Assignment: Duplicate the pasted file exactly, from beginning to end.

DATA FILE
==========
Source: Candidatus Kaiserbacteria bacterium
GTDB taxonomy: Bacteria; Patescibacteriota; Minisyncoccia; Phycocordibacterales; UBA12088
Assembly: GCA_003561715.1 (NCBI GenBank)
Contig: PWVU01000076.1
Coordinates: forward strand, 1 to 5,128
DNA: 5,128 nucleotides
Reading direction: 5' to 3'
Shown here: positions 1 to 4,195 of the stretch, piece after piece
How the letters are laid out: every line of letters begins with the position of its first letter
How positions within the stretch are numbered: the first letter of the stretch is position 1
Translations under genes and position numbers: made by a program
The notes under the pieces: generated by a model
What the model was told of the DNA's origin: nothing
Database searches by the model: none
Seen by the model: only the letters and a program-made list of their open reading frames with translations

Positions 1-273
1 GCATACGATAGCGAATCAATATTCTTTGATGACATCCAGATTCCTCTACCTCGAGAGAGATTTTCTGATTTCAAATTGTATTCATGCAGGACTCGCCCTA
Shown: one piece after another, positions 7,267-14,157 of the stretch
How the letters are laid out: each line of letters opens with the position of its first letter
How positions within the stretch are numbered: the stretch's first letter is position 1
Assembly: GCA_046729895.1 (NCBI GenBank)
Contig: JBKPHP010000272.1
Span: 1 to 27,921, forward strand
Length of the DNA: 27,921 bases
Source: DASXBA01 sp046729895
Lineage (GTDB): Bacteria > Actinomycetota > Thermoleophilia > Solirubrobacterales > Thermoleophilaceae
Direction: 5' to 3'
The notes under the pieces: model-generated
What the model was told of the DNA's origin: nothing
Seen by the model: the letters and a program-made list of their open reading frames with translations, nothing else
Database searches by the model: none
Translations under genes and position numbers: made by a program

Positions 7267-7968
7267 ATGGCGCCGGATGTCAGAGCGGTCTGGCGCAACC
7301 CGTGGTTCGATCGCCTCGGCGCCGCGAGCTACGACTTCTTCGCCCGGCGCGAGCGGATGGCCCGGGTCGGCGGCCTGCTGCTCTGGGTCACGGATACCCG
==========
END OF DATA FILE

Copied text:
Source: Candidatus Kaiserbacteria bacterium
GTDB taxonomy: Bacteria; Patescibacteriota; Minisyncoccia; Phycocordibacterales; UBA12088
Assembly: GCA_003561715.1 (NCBI GenBank)
Contig: PWVU01000076.1
Coordinates: forward strand, 1 to 5,128
DNA: 5,128 nucleotides
Reading direction: 5' to 3'
Shown here: positions 1 to 4,195 of the stretch, piece after piece
How the letters are laid out: every line of letters begins with the position of its first letter
How positions within the stretch are numbered: the first letter of the stretch is position 1
Translations under genes and position numbers: made by a program
The notes under the pieces: generated by a model
What the model was told of the DNA's origin: nothing
Database searches by the model: none
Seen by the model: only the letters and a program-made list of their open reading frames with translations

Positions 1-273
1 GCATACGATAGCGAATCAATATTCTTTGATGACATCCAGATTCCTCTACCTCGAGAGAGATTTTCTGATTTCAAATTGTATTCATGCAGGACTCGCCCTA
Shown: one piece after another, positions 7,267-14,157 of the stretch
How the letters are laid out: each line of letters opens with the position of its first letter
How positions within the stretch are numbered: the stretch's first letter is position 1
Assembly: GCA_046729895.1 (NCBI GenBank)
Contig: JBKPHP010000272.1
Span: 1 to 27,921, forward strand
Length of the DNA: 27,921 bases
Source: DASXBA01 sp046729895
Lineage (GTDB): Bacteria > Actinomycetota > Thermoleophilia > Solirubrobacterales > Thermoleophilaceae
Direction: 5' to 3'
The notes under the pieces: model-generated
What the model was told of the DNA's origin: nothing
Seen by the model: the letters and a program-made list of their open reading frames with translations, nothing else
Database searches by the model: none
Translations under genes and position numbers: made by a program

Positions 7267-7968
7267 ATGGCGCCGGATGTCAGAGCGGTCTGGCGCAACC
7301 CGTGGTTCGATCGCCTCGGCGCCGCGAGCTACGACTTCTTCGCCCGGCGCGAGCGGATGGCCCGGGTCGGCGGCCTGCTGCTCTGGGTCACGGATACCCG